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BWMS financing: don’t bank on the bank

Tue 16 May 2017

BWMS financing: don’t bank on the bank
Raymond Ko (Marstrat): Shipowners must “actively deal with this challenge” (credit: Marstrat)

Finding the money for ballast water management programmes may need some innovative thinking

Across the globe, shipping companies will invest billions of dollars in ballast water management systems (BWMSs) over the next few years. Even for small companies, the cost will run into millions with more to follow once the equipment goes into operation.

Maintenance, consumables and fuel are the most obvious operating costs, but there will also be other costs, such as crew training, that will add to the financial implications of meeting ballast water management requirements. And for those who fail port state control inspections, there will be costs associated with delays, not to mention lawyers’ fees and fines.

Unlike most investments, buying and running a BWMS is not generally seen as bringing any commercial benefit. And without any tangible return, many owners are finding that traditional sources of finance are lukewarm to their requests for backing. One unnamed shipowner expressed the views of many when asked about financing BWMS installations. It “is almost impossible – owners have no money for it,” he said.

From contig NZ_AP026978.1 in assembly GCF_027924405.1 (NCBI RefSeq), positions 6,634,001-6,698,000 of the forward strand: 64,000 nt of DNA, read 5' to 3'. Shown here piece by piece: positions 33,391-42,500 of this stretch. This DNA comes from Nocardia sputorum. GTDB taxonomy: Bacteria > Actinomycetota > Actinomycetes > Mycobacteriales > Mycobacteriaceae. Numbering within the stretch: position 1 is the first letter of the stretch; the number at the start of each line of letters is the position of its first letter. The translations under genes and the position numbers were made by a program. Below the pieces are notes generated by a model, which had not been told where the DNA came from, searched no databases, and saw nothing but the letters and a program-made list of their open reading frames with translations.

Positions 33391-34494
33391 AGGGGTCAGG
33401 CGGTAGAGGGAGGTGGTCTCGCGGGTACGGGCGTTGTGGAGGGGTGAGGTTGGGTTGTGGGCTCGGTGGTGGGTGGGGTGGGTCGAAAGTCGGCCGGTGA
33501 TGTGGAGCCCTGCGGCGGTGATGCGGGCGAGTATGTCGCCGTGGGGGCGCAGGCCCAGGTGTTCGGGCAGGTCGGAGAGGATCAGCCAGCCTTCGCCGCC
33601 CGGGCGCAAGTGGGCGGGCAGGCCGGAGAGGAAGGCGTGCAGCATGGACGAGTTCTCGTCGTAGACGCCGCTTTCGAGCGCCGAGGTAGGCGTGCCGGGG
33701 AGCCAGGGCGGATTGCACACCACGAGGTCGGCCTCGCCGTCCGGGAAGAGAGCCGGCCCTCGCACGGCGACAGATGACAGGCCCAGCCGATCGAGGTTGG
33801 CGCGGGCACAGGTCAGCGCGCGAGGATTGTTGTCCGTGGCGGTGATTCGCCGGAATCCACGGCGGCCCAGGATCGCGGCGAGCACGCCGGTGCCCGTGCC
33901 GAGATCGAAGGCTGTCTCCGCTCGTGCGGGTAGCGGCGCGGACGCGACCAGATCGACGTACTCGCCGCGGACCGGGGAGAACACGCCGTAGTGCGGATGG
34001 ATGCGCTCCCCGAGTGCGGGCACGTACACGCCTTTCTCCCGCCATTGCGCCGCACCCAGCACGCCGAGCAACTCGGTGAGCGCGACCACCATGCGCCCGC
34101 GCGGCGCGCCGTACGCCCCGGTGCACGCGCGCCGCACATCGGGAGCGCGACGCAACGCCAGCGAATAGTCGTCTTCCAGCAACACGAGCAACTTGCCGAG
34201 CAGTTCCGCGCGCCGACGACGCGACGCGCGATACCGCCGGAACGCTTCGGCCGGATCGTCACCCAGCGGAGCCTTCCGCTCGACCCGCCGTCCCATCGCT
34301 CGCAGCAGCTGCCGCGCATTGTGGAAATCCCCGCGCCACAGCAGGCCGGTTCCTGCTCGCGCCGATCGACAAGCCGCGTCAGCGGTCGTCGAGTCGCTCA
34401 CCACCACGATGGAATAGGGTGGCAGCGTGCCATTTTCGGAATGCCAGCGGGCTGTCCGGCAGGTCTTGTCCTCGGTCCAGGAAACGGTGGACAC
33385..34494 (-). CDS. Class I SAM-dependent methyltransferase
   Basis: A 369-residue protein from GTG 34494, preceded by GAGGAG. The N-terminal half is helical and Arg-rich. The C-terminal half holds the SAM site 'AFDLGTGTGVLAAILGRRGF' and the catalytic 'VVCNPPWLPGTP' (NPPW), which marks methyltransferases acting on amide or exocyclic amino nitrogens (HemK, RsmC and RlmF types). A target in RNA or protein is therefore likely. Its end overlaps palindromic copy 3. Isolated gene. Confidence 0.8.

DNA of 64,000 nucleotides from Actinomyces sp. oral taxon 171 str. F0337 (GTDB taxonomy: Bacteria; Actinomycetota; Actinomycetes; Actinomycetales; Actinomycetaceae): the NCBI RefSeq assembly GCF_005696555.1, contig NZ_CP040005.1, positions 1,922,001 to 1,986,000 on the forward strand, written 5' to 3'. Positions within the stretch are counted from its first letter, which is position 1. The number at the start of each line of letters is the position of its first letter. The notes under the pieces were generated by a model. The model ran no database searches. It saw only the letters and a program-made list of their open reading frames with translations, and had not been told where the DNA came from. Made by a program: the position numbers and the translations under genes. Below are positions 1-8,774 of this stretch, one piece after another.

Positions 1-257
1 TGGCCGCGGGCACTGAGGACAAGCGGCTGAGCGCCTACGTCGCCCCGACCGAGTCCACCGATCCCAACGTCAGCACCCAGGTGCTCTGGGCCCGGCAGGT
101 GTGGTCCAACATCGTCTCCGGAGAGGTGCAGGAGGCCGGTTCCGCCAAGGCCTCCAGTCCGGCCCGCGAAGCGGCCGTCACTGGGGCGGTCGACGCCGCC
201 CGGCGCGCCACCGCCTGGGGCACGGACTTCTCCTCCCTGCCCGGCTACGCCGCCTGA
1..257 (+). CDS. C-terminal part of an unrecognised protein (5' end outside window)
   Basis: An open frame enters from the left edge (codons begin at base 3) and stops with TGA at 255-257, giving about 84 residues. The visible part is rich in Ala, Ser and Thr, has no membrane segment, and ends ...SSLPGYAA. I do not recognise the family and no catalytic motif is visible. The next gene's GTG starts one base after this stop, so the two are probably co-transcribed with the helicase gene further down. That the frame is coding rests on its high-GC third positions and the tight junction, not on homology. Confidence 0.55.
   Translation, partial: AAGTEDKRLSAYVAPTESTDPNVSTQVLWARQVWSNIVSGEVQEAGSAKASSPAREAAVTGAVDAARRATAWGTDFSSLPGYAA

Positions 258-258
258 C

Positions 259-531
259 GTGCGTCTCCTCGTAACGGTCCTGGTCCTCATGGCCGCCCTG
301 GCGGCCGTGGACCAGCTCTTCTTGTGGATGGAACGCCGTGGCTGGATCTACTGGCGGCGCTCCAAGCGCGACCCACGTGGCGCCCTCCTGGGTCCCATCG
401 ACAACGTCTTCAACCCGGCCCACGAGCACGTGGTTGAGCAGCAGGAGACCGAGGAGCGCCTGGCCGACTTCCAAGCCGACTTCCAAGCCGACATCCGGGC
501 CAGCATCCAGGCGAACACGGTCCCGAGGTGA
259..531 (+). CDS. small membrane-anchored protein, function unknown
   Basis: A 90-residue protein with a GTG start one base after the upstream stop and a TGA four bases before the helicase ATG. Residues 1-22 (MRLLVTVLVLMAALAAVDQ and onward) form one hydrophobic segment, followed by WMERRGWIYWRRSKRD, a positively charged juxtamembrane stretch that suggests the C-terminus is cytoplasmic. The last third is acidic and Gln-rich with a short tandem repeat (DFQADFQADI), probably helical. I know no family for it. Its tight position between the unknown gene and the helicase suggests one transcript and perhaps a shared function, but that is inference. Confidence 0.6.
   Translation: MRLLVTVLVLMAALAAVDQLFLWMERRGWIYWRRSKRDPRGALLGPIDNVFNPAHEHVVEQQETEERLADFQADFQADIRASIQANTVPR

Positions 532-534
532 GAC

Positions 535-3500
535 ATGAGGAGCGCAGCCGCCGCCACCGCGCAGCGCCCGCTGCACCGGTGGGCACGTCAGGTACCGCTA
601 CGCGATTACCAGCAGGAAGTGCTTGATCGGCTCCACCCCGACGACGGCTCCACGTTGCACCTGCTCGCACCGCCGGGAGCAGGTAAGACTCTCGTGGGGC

He was responding to a survey carried out by the accountant and consultant Moore Stephens as part of its regular Shipping Confidence Survey, published in December 2016. Its research had included a question that asked respondents what they considered would be the most important source of funding for the installation of BWMSs.